JM: I just always wanted to be a performer. It was just always my path in life, was finding a way to the stage. I tried everything to see which ones I liked the best. My heart belongs in theater, but I find that creating a drag character lets me do theater constantly. I mean, I still go for auditions for plays and stuff. I’ve done musicals and classical theater and I occasionally still get offers for male roles in plays. But I just like, at a very young age, I just knew I wanted to grow up to be Bette Midler.

JM: I mean, I think crossgender casting is a way to get a fresh perspective on the classics. And the classics include, like from the ’70s, like Sondheim and stuff. I think we should just be allowed to play the characters we wanna play, no matter what our biology is. When I saw my first drag show, this drag queen Abby DeMonico pointed directly at me at one point and she was like, “Finally it happened to me.” And it was like she like poked into my sternum and touched my soul in her cheap little wig and her fur duster. It was such a low-rent drag show, and I was like, aah. Because it was a drag queen pointing at me and it just felt like she had passed it on to me. Like a werewolf in 30 days, the full moon, I all the sudden became a drag queen. And I haven’t ever stopped, and I find I get to do everything I planned on doing. I’m a musician and a singer/songwriter, a cabaret star, I’ve acted in television and movies, and I’ve done all of it in drag.

MR: Amazing. How about you, Miss Hamasaki?

YH: Well, I started drag before … I was 15 at the time, before Drag Race happened, so before they said it was something to look down upon. But I started doing drag because I just felt like I didn’t fit in to society, and the only way to feel like I wasn’t judged was back at a gay bar again. To get into a gay bar was to do drag, because the security did not know who you were when you were in drag. I didn’t go there to party. I didn’t go there to drink. I just wanted to fit in and not be judged. And that’s why I did drag. I don’t know if you guys remember MySpace? Yes, MySpace? Before on MySpace Jeffree Star was this huge, huge, huge icon on MySpace, and I saw his photos. He played with all the colors of the rainbow. His hairstyle was crazy. His makeup was crazy, but I loved it all.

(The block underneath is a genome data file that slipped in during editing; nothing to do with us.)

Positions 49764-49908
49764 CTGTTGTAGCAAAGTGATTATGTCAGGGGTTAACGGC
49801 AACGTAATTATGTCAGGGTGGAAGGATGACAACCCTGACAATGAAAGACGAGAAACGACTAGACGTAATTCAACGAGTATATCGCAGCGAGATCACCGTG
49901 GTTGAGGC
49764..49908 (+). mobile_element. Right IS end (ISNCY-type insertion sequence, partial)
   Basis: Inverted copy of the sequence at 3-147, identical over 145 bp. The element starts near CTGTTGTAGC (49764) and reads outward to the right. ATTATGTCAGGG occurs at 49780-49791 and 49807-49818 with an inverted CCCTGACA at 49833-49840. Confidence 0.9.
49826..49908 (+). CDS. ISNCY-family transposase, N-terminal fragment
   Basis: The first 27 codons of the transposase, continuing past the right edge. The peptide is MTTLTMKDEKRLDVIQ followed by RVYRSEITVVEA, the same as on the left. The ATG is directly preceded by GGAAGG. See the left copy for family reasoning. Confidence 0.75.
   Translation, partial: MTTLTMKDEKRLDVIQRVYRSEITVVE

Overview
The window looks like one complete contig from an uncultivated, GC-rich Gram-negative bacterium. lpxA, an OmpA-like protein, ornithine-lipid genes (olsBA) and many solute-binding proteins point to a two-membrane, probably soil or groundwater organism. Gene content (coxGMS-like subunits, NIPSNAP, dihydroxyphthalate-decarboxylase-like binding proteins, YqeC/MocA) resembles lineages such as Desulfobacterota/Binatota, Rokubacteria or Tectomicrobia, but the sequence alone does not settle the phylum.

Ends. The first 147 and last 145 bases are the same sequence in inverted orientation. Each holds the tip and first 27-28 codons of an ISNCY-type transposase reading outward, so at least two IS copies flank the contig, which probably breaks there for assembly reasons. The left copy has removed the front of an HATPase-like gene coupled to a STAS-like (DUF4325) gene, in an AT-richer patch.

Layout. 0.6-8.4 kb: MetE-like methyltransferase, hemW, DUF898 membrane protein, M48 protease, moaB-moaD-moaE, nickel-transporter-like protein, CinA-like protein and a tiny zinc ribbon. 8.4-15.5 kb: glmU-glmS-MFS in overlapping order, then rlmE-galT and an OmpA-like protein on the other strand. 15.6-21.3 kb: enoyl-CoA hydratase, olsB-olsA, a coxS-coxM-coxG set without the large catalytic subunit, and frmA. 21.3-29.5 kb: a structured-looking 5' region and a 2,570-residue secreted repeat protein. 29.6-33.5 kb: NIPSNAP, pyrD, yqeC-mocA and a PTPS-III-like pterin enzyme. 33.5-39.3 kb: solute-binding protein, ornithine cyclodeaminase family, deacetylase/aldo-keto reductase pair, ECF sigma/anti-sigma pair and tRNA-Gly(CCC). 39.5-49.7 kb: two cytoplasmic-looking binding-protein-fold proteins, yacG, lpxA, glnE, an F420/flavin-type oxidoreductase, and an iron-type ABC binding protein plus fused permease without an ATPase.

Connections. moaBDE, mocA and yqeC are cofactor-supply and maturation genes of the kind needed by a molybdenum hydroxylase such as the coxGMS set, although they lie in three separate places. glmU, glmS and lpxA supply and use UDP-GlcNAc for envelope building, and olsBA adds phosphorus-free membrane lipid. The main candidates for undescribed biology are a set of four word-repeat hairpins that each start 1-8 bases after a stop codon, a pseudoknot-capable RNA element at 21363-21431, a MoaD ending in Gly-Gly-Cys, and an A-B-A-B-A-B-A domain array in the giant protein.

YH: And I thought to myself, I wanted to be just like that as well. I wanted to play with all the colors. I wanna dress up too. Because when I was younger, I would wear my mother’s heels. I would wear my sister’s dresses. I was always pretending I was Britney Spears or Christina Aguilera. I never thought of me, myself performing as the Backstreet Boys and N’Sync. So when I got older, I put all those pieces of puzzles together of me liking hair, outfits, makeup, dressing up, entertaining people, into one element, which was being a drag queen.

MR: Kalorie?

KW: Oh fish. So for me, it was kinda the same thing. I was actually … I was born and raised in Roswell, New Mexico, if any of y’all are familiar with that? Yes, it’s the aliens. There’s nothing there, I promise you. There’s only illegal ones. And I can say that because that’s like half of my family. Roswell, New Mexico.

So we didn’t really have this whole drag scene. We didn’t really … Gay culture was a very forbidden thing in my hometown. I remember I was watching a rerun on VH1, and it was season two, and it was Jujubee. She had walked out, she was doing this little runway, and I’m like, “God, who is she? She’s beautiful.”

YH: That was me.

KW: Oh, it was you? When you were 15? When you were 15?

YH: No, I am Jujubee.

KW: So, yeah, so I was watching this, and of course that’s when it started to get me into the whole drag scene. And I started to understand what becoming a drag queen was. I had seen that all these queens had been such amazing beacons? Bacons?

MV: Beacons, not bacons.

KW: I am not a calculator, okay? I’m not a calculator. I had seen that they were all these beacons of hope and light and everything that they were doing for the community. And I realized that that’s something that I wanted to do. And of course, this whole being in the spotlight and glitter and glamorous, it all appealed to me. And it really helped me kind of decide where I wanted my future to go. And then of course, I met my drag mom from back home in Albuquerque and she really inspired me because she was also a big girl and she was like, “Bitch, we are sickening, bitch, we are Williams. We eat what we want, and we eat as much as we want.”

And I was like, okay, cute. So with her, she … I was like, yay, bitch, this is my family, because remember carbs are friends. And so with that, all of it just with being this pillar for people, especially with my role, body positivity, I love being a role model for girls, even though I’m not a real one. I mean, I know it’s hard not to believe. But it’s great knowing that I can be that role model for somebody. So that’s why I started doing drag.

Getting Real With the Queens of RuPaul’s Drag Race